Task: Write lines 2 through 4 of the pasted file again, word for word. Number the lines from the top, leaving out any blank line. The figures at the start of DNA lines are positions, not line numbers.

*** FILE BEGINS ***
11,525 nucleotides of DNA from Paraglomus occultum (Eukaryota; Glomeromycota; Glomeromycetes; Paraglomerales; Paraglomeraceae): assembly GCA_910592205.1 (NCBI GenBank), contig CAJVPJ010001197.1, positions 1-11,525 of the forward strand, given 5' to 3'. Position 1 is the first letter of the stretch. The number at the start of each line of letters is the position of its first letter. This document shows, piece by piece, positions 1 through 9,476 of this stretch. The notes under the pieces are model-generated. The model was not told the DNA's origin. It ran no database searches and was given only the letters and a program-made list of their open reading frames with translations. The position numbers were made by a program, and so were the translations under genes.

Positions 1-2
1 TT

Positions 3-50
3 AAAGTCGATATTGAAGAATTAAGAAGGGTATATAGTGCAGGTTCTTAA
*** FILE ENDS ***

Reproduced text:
Positions 1-2
1 TT

Positions 3-50